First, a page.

BOISE, Idaho — An ordinance spearheaded by Councilmember Lisa Sánchez was approved Tuesday, adding restrictions to how much a landlord can charge a prospective renter who is applying for a place to rent in the city of Boise. It goes into effect on Saturday.
"We're really optimistic about that," said Stephanie Day, executive director, CATCH Housing Program.
Sánchez says this was a dream she had for about a year.
"What we were hearing was, these rental application fees were out of control, and they were making it so these folks who needed to find a place were depleting their funds," said Sánchez.
Boise city officials and housing providers said regulations will add transparency and trust between prospective tenant and landlord, and help to reduce homelessness.
"We probably saw someone in here once a week that was experiencing high volumes of amounts of money being requested for application fees and oftentimes some somewhat shady dealings," said Day.
One landlord we spoke to told us she worries this could result in owners being driven away from Boise.
"The ones that are gonna have to come up with that extra cost are the people who provide the affordable housing -- so my fear is they would pick up those extra investments and go to another state where they wouldn't have to deal with that," said Cassandra Swanson, landlord, Paramount Property Management.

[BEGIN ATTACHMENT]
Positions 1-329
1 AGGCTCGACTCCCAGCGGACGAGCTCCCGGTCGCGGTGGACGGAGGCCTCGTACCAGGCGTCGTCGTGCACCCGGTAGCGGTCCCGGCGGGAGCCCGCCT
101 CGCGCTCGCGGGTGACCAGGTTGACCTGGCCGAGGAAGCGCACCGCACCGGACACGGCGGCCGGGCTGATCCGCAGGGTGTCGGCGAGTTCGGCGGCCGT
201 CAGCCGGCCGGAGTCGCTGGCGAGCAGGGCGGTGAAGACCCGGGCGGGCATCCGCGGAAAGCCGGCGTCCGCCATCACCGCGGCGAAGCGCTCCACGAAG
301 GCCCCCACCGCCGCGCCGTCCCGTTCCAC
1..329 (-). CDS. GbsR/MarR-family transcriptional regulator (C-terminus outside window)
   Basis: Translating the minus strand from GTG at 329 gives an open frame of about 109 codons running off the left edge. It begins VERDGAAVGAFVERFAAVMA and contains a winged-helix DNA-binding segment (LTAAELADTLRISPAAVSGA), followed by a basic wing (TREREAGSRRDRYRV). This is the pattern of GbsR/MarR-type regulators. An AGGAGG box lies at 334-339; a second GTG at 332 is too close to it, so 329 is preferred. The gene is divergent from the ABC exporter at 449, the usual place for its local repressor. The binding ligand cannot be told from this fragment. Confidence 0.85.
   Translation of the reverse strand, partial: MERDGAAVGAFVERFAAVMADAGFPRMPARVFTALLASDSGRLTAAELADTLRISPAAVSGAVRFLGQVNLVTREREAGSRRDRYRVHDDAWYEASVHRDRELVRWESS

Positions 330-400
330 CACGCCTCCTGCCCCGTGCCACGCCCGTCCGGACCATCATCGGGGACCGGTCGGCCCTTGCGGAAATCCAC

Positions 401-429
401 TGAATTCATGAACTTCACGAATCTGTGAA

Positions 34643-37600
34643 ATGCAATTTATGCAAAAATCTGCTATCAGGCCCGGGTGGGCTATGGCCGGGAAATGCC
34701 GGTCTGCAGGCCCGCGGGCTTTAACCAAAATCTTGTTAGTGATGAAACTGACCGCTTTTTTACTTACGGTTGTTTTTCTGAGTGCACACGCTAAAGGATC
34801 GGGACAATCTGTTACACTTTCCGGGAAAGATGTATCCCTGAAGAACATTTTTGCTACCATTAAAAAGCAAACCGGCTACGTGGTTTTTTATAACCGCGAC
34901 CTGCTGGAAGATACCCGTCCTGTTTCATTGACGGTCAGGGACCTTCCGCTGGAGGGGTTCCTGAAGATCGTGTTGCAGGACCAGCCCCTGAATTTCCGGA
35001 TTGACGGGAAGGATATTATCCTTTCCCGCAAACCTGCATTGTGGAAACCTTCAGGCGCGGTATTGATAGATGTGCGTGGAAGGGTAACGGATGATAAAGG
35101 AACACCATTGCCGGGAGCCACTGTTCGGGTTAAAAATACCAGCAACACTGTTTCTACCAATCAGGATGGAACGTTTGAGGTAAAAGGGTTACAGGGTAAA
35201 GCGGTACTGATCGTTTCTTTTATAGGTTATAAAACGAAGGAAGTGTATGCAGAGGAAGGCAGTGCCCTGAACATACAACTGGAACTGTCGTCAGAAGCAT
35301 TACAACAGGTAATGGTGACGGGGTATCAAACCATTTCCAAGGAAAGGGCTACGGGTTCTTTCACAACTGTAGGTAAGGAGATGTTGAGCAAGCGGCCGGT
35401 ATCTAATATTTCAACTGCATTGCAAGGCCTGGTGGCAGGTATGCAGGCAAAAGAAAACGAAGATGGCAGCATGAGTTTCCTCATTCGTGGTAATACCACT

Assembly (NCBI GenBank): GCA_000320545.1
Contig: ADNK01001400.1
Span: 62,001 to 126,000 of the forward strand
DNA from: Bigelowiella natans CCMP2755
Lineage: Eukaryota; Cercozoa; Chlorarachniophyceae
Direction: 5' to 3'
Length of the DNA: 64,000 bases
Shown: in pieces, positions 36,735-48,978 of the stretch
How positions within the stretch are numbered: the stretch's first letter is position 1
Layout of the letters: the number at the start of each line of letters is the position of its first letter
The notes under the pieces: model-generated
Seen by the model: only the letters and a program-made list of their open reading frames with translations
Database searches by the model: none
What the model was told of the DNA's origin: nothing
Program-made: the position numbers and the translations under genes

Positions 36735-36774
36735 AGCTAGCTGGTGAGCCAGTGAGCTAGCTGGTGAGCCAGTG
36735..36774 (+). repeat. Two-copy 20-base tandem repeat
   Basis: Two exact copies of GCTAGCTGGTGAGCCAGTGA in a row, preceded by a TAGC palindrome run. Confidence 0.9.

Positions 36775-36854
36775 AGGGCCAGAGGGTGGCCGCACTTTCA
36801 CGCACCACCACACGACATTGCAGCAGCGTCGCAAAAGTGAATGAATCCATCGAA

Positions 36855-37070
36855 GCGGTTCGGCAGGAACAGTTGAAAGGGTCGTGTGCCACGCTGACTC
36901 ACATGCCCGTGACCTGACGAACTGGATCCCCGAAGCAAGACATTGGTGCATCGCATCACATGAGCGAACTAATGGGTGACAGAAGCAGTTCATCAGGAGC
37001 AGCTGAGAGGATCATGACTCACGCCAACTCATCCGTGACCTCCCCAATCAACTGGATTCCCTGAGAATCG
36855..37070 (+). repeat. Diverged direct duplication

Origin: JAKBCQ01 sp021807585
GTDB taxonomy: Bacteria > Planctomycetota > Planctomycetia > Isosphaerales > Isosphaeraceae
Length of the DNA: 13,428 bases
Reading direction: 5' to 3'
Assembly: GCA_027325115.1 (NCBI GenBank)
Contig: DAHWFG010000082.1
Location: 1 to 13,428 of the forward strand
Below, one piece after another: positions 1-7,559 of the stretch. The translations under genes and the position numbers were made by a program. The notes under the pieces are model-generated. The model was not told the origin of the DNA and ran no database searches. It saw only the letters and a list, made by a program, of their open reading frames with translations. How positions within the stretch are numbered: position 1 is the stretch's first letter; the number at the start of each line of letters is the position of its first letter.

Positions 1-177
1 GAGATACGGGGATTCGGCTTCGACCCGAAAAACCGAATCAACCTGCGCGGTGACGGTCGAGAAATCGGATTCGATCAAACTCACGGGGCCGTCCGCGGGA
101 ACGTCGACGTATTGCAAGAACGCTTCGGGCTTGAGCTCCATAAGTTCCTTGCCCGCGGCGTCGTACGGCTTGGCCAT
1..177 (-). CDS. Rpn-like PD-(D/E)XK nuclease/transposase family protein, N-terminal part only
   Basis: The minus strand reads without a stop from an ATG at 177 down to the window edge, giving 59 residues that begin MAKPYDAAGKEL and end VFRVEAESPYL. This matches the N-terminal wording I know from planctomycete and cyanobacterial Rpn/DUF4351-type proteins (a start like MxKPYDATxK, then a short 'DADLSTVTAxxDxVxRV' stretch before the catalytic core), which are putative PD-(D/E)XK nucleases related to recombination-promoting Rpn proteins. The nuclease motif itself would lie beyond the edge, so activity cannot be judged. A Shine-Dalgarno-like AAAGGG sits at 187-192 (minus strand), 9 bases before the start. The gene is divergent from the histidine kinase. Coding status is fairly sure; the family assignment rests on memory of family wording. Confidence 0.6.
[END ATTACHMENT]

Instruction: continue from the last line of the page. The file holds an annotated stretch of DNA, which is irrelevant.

She says background checks and other added fees can sometimes add up to more than $30, meaning smaller companies like hers will be negatively impacted.
"Our charge right now is 39.99," said Swanson.
But Day says -- then maybe, property managers should change up their method of screening.
"I feel like the idea that you can find a good tenant using a background check is a flawed idea in the first place. We serve a lot of households that have criminal histories, and bad credit, and medical bills and things like that, and getting them into housing, who are fantastic tenants," said Day.
"If they feel that they need to do that to ensure that, then they should put a little money into that -- put some skin in the game. But if you have only a few properties, then it shouldn't be that hard for you to get to know your potential -- your prospective -- tenants," said Sánchez.
Sánchez added that this could increase safety for what Day says is the biggest group currently in need of housing -- that is -- domestic violence survivors.
"That could have dangerous consequences for women and children who are trying to escape domestic violence situations... so when you actually start thinking through who are the most vulnerable members of our community, I would say it's those folks," said Sánchez.
They did make a change to the writing of the ordinance; they made it so that if you do not charge application fees, the regulations will not apply to you.
Sánchez said they will revisit the application fee ordinance in a few months time and -- if necessary -- make any appropriate changes they feel will improve the ordinance.